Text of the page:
Phylogeny of the sphagnopsida based on chloroplast and nuclear DNA sequences

Journal Article

Most reconstructions of basal land plant relationships derived from morphological or molecular data suggest that the Sphagnopsida form a critical clade at or near the base of the mosses (Bryophyta s.s.). The Sphagnopsida include two orders: Sphagnales and Ambuchananiales, each with one family. The Ambuchananiaceae is monotypic, with A. leucobryoides of Tasmania. Nucleotide sequences from five genomic regions, two from the nuclear genome (ITS and 26S nuclear ribosomal DNA) and three from the chloroplast genome (psbT, rpl16, trnL) were subjected to cladistic analyses in order to assess 1) the relationship between Ambuchanania and Sphagnum, 2) the polarity of evolutionary change in Sphagnum (i.e., infer a root for the infrageneric phylogeny), 3) monophyly of the four large sections of Sphagnum (Acutifolia, Cuspidata, Sphagnum, and Subsecunda) and 4) phylogenetic relationships of the smaller or monotypic sections. Ambuchanania is resolved as the sister group to Sphagnum and is not nested within the latter as a highly derived species. Polarity of evolutionary change in Sphagnum is ambiguous; alternative hypotheses suggested by molecular data place either the sect. Subsecunda or the sect. Sphagnum as sister to all other species. The four large sections of Sphagnum are each monophyletic if circumscribed to include species traditionally placed in monotypic sections. Sphagnum macrophyllum (sect. Isocladus) is nested within the Subsecunda. Sphagnum pylaesii (sect. Hemitheca) is nested within the Cuspidata and is closely related to S. tenellum (sect. Mollusca). Sphagnum wulfianum (sect. Polyclada) is nested within the Acutifolia, closely related to S. fimbriatum and S. girgensohnii. Sphagnum aongstroemii (sect. Insulosa) is either nested within the Acutifolia, or is sister to other species of Acutifolia. Molecular evidence supports a sister group relationship between the sections Rigida and Sphagnum, and between the sections Squarrosa and Acutifolia. Molecular data suggest that phylogenetic structure in Sphagnum can be accommodated by four large sections without segregating morphologically distinctive taxa into smaller sections, as is traditionally done. A revised classification is proposed in which the genus is divided into four sections: Acutifolia, Cuspidata, Sphagnum, and Subsecunda.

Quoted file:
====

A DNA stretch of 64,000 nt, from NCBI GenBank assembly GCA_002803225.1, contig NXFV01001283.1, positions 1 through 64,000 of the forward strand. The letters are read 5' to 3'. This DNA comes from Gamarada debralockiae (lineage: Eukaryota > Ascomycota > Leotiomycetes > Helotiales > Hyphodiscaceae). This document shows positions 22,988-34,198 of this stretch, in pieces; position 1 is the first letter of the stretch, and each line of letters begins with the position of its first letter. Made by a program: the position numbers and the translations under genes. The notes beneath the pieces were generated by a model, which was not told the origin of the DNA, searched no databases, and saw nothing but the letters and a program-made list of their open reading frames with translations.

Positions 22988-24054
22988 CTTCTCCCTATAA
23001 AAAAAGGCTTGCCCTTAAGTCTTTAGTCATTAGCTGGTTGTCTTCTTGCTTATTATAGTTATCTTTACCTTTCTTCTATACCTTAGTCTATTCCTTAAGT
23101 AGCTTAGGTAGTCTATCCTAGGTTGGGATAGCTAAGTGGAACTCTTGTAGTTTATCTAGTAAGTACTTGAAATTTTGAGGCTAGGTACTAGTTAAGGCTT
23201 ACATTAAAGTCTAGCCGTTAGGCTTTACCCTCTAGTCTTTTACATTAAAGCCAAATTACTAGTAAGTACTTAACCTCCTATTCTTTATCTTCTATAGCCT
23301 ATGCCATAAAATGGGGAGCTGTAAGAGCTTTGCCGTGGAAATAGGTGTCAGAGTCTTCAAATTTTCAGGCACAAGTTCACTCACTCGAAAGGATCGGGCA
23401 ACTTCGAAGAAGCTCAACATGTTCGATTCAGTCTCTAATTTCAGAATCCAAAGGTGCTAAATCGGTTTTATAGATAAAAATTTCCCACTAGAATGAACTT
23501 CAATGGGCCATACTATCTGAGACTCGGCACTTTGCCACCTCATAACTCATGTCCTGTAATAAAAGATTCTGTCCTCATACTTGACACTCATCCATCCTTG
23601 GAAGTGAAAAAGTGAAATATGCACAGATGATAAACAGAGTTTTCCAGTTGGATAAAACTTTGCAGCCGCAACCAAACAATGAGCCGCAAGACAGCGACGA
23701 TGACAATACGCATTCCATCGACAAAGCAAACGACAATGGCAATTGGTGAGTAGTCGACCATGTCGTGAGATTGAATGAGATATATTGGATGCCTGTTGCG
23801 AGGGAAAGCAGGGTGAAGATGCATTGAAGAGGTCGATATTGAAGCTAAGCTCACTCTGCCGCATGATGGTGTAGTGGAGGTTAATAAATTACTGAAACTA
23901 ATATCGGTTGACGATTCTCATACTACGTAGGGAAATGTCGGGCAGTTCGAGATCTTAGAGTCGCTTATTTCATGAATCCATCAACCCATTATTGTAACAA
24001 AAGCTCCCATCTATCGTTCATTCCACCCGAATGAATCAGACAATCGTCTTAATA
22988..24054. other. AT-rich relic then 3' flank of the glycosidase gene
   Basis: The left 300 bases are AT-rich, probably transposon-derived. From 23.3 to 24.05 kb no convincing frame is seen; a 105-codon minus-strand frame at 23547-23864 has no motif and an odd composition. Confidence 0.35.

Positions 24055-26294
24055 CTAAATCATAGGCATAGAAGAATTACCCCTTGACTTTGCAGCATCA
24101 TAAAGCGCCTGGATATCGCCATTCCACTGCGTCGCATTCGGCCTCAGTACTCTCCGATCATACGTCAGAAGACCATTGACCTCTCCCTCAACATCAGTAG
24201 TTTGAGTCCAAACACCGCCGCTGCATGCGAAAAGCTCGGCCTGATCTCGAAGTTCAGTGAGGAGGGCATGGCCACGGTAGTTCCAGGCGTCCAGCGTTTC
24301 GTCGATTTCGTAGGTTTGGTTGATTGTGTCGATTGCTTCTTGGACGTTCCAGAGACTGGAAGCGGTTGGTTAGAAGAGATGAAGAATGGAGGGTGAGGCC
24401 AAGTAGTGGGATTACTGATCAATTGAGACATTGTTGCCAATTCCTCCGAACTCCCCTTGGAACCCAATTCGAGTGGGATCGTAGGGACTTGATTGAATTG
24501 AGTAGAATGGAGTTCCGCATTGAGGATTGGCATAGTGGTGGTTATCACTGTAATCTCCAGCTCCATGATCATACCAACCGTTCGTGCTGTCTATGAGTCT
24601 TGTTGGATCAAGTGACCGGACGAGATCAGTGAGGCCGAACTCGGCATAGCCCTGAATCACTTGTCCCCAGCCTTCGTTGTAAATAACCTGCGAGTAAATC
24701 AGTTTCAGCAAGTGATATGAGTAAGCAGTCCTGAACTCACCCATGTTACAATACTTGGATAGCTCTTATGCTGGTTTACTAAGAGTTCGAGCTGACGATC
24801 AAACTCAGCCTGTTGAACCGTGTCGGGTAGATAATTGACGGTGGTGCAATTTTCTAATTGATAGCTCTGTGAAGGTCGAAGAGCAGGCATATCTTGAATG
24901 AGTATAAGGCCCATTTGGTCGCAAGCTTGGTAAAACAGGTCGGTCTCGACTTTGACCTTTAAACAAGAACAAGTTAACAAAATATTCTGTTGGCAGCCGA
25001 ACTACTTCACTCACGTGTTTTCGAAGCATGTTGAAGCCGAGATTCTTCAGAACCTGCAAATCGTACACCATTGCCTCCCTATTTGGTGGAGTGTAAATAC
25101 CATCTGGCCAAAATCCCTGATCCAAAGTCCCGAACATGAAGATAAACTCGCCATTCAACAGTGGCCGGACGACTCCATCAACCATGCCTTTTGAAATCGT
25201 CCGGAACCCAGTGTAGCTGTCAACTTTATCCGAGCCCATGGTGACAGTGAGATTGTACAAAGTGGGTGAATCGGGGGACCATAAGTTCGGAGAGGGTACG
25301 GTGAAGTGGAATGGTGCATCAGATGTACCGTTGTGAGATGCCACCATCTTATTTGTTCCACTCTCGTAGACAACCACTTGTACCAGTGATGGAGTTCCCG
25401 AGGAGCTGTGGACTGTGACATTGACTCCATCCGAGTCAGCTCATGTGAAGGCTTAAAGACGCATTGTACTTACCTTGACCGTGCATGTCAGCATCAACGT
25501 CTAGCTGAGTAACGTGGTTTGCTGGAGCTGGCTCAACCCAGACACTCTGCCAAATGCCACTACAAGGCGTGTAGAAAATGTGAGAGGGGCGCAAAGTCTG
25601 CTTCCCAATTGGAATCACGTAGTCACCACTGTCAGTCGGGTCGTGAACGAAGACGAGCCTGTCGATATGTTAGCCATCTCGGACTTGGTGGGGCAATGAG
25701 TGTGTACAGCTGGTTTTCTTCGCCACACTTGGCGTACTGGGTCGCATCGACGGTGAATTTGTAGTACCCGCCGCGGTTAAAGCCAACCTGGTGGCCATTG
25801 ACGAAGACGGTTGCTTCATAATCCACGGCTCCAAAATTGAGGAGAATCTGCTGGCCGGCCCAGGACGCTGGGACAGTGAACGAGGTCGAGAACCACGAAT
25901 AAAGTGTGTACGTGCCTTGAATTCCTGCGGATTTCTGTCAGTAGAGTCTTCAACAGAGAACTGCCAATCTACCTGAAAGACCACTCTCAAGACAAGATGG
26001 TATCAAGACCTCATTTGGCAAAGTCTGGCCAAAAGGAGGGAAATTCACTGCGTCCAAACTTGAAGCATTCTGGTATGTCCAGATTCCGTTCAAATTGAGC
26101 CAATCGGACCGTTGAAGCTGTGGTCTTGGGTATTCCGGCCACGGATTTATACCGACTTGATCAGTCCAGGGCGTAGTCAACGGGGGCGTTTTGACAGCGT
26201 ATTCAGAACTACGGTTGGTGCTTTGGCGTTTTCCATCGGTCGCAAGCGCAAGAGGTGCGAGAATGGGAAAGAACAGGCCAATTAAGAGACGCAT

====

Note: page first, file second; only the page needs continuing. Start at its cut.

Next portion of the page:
Duke Authors

Cited Authors

  • Shaw, AJ

Published Date

  • 2000

Published In

  • Bryologist

Volume / Issue

  • 103 / 2

Start / End Page

  • 277 - 306